Turn to the nation's most objective and informative daily environmental news resource to learn how the United States and key players around the world are responding to the environmental...
By Avery Fellow
Including construction and demolition materials in the annual federal report tracking the amount of solid waste generated in the United States would encourage recycling and reuse of these materials, recycling companies, state officials, and academic experts said.
The Environmental Protection Agency is considering adding construction and demolition materials, industrial materials, and automotive waste to the report to provide a more comprehensive view of the waste stream in the United States.
“The more expansive EPA's data gathering and annual tracking, the more influence the Agency will have in incentivizing beneficial use,” Waste Management Inc., a waste removal and recycling company, wrote in comments on the proposal posted Sept. 27. The company supports including construction and demolition materials in the report.
EPA said Aug. 2 it may begin including nonhazardous industrial materials in its report measuring the total amount of municipal solid waste generated in the United States. The current EPA report, Municipal Solid Waste in the United States, focuses on materials commonly disposed of by households and commercial establishments, such as paper, glass, metal, and plastic (148 DEN A-5, 8/2/11).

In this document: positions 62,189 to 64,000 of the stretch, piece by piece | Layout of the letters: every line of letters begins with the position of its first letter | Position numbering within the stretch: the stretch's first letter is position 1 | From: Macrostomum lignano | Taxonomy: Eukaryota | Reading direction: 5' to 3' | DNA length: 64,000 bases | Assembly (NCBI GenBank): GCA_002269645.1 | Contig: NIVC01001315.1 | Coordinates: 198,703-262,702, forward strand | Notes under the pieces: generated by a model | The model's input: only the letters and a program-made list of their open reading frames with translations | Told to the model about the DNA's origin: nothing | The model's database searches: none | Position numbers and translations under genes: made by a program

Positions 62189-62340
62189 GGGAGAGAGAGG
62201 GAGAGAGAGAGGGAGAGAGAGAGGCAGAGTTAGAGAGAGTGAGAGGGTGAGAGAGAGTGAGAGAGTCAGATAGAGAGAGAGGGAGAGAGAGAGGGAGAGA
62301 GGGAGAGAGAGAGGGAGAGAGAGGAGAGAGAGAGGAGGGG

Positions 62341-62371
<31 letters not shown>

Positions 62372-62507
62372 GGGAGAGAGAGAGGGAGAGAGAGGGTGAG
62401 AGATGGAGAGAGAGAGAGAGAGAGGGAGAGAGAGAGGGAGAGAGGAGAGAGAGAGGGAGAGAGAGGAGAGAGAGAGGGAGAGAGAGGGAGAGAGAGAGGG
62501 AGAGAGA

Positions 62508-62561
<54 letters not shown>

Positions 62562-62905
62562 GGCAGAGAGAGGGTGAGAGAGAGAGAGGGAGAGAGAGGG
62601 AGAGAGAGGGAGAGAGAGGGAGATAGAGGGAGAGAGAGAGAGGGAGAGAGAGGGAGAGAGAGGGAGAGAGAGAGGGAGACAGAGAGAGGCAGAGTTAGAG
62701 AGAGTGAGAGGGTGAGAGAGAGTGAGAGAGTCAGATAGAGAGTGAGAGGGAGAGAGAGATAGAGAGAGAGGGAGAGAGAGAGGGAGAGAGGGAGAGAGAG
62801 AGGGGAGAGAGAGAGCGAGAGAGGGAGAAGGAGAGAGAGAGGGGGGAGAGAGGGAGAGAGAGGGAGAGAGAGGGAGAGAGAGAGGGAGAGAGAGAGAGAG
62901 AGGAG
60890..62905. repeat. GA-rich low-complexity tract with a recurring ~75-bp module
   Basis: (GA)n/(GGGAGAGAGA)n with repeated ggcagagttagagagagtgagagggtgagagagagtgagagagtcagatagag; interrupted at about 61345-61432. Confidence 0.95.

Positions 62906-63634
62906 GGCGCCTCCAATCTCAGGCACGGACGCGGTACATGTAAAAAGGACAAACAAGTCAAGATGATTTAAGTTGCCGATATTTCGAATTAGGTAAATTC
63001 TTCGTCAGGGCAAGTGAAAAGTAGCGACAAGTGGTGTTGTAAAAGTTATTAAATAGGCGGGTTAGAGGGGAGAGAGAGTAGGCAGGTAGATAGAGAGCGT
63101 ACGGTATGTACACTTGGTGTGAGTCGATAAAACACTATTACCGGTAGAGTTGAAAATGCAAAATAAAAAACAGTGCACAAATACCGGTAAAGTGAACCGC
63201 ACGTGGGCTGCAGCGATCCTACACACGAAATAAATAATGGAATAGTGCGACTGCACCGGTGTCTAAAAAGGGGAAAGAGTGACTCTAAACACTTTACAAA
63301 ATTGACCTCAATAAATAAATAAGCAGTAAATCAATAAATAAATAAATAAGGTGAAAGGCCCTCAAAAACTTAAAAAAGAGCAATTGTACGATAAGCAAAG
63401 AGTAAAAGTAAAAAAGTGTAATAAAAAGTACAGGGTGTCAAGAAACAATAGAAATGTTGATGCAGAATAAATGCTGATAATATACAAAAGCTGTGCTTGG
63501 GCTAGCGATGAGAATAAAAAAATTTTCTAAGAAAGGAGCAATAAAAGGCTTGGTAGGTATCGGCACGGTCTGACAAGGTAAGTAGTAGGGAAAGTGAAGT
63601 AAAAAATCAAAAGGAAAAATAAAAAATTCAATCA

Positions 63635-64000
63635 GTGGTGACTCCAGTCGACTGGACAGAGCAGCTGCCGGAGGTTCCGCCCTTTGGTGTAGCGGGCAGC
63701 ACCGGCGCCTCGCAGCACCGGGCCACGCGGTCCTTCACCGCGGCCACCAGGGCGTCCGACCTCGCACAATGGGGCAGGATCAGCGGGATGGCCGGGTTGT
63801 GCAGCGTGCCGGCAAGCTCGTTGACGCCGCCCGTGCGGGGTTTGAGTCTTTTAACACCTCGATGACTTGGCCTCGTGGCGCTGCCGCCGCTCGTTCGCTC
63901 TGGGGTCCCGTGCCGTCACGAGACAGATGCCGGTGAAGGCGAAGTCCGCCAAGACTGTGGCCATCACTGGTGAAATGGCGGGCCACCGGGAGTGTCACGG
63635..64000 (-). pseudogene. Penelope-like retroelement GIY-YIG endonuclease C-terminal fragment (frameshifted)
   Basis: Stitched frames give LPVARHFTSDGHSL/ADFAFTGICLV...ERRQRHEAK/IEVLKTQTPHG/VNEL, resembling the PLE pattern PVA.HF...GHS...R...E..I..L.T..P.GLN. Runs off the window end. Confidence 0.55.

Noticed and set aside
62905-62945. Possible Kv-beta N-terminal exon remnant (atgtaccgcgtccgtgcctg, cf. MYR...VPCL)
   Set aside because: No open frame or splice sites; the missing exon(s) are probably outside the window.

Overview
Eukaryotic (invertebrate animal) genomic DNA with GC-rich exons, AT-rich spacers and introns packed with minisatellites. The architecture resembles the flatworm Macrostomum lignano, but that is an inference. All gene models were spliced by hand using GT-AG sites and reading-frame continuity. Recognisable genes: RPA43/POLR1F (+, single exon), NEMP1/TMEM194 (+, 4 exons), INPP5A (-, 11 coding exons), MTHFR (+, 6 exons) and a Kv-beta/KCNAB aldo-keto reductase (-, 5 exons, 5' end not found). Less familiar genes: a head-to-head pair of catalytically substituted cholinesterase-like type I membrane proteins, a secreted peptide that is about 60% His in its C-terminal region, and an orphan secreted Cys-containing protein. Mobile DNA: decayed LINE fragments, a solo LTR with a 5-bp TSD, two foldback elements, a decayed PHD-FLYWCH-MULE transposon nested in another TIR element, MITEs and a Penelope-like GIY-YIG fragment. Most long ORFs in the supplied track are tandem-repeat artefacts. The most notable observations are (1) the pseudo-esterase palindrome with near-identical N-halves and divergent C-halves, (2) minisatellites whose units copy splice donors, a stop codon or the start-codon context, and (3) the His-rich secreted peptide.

“It is important for recyclers and industries to have an accurate picture of the solid waste landscape so that they can better evaluate available waste streams and identify underutilized opportunities for beneficial uses,” said James Roewer, executive director of the Utility Solid Waste Activities Group, in comments dated Sept. 30.
If nonhazardous industrial wastes were included in the report, manufacturing companies would be more likely to convert their waste streams into materials used by other companies, or to use locally generated waste materials instead of purchased raw materials, Joseph Fiksel, executive director of the Center for Resilience at Ohio State University, wrote in comments dated Aug. 26.
EPA also said it may take another measurement approach in preparing the report. Currently, EPA relies heavily on modeling to estimate the amount of materials in the municipal waste stream.
Samantha MacBride, adjunct assistant professor at Columbia University, recommended in comments dated Sept. 9 that EPA survey nonhazardous industrial waste generators or require biennial reporting.
Larry Christley, planning and financial assistance manager at the Tennessee Department of Environment and Conservation, said he favored mandatory reporting requirements in comments dated Sept. 14, as well as directly surveying local landfills.
Waste Management recommended that EPA use data from local governments and processors and end-market users of recycled material, in addition to data from trade associations.